[0002] The subject matter described herein generally relates to ultraviolet (UV) disinfection devices and particularly relates to a unified airflow system for UV disinfection devices.

BACKGROUND

[0003] Ultraviolet (UV) light is widely known for contactless surface disinfection. When used in addition to contact-based surface cleaning tasks, e.g., mopping, brushing, wiping, etc., UV-based disinfection enhances pathogen deactivation on surfaces such as door knobs, cupboards, and floors. Of late, various surface cleaning equipment have become available with UV disinfection capabilities. One such surface cleaning equipment is a floor vacuum-cleaner fitted with a UV lamp that emits UV light to deactivate pathogens while extracting dirt from a floor. However, the extent of such UV disinfection is limited by the positioning of UV lamp on the vacuum cleaner.

[0004] In one approach, the UV lamp is typically positioned proximate to a suction opening or an air-nozzle of the vacuum cleaner. Since the air drawn into the air-nozzle via the suction opening becomes unclean with dirt, the UV lamp is typically screened to prevent any operational interference by the unclean air. However, such screening prevents the drawn air from cooling-off the UV lamp that heats-up during operation, thereby deteriorating life and performance of the UV lamp over time. Moreover, the UV lamp, at such positions, projects the UV light towards the floor or adjacent lower surfaces such as floor baseboards, and is unable to disinfect surfaces, e.g., table tops, door knobs, etc., located at a substantial height from the floor. As a result, the UV disinfection is limited to surfaces close to the ground or those of the vacuum cleaner itself such as the vacuum cleaner body.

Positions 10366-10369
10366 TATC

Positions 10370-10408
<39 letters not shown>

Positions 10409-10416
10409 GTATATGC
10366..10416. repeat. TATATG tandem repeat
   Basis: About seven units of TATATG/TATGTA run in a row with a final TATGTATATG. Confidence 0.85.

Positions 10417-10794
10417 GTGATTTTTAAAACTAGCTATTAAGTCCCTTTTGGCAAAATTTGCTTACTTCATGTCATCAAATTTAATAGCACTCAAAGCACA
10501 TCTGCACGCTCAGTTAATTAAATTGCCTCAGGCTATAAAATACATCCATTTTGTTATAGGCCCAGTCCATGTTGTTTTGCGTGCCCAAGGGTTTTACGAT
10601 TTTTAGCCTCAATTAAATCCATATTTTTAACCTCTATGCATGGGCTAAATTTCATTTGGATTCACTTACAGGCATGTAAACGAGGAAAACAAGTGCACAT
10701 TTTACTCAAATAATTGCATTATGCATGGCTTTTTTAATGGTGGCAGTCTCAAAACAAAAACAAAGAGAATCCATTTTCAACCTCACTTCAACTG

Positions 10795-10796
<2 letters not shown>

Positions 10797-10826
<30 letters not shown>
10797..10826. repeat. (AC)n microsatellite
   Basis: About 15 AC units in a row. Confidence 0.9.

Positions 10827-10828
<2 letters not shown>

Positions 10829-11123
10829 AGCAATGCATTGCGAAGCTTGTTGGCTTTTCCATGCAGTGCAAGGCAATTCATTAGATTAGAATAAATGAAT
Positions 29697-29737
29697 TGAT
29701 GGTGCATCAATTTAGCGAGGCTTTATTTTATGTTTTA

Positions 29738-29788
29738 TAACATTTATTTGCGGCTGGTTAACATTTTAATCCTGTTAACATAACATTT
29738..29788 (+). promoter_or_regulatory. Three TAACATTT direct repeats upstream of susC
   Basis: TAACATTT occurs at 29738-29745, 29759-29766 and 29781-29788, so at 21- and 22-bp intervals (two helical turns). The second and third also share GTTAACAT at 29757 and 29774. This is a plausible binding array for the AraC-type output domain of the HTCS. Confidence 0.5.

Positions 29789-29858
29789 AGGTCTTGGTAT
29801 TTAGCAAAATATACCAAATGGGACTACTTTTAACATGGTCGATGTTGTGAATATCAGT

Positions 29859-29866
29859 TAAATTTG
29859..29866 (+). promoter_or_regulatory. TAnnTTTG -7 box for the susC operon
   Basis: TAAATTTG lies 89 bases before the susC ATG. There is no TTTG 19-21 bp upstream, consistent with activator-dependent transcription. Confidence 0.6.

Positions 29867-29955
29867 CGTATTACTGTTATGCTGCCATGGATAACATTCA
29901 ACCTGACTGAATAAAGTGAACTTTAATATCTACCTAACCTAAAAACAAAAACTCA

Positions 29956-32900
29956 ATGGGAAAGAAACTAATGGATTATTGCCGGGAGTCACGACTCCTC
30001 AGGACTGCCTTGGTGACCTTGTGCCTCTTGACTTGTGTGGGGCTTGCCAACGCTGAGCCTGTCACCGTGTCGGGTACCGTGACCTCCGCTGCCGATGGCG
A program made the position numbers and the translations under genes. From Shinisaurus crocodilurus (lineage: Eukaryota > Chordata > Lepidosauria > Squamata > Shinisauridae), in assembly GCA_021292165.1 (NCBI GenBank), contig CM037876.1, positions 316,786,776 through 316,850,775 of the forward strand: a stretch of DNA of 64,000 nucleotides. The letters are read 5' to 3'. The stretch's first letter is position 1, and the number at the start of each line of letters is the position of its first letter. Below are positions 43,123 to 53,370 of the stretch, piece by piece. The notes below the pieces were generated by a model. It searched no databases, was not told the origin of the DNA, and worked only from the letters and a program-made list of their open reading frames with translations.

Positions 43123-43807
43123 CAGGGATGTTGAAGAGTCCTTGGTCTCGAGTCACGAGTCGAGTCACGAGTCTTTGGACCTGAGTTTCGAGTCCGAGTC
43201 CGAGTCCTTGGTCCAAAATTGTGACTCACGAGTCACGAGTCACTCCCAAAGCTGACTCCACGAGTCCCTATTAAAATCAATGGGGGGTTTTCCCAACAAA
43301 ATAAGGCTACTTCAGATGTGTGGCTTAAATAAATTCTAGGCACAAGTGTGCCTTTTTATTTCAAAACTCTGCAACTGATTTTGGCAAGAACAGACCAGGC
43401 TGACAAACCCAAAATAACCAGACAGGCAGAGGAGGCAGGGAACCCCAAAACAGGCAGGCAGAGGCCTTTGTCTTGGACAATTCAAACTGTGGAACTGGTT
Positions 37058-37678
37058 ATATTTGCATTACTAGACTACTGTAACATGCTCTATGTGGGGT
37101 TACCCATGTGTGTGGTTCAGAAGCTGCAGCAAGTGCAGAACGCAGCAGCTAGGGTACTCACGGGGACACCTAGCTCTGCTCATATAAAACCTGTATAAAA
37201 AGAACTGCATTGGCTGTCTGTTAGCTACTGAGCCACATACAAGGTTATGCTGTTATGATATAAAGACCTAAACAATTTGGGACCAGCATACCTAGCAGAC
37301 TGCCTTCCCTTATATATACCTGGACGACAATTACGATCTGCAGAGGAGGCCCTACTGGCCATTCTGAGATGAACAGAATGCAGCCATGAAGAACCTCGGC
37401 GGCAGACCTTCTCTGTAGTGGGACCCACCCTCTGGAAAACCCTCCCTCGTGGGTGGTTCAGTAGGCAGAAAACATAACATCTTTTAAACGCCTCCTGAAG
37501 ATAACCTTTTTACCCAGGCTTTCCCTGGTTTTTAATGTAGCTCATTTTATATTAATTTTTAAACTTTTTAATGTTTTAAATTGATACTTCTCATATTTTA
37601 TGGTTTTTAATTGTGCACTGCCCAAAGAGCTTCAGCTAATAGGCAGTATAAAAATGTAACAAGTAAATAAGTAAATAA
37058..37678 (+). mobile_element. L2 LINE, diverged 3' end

[0005] In another approach, the UV lamp is usually located away from the suction opening or the air nozzle, for example, on top of the vacuum cleaner body. Although the UV lamp thus projects the UV light away from the floor, an additional component such as a fan is typically required to cool-off the UV lamp installed at these locations. Such additional component amplifies the manufacturing or assembly cost and increases an overall weight of the vacuum cleaner to impede easy maneuverability. Moreover, at a set orientation, the UV lamp projects the UV light to a narrow surface area causing significant delays when attempting to disinfect a large area such as a room.

[0006] On the other hand, traditional area or room UV disinfection devices are used along with the conventional surface cleaning equipment such as mops and floor vacuum cleaners for faster and wholistic decontamination. However, such use of additional cleaning equipment increases the storage and upkeep cost to make the task of everyday surface decontamination expensive and cumbersome. Moreover, typical room UV disinfection devices generate copious amounts of harmful ozone during operation that can adversely affect the health of a user over time.

SUMMARY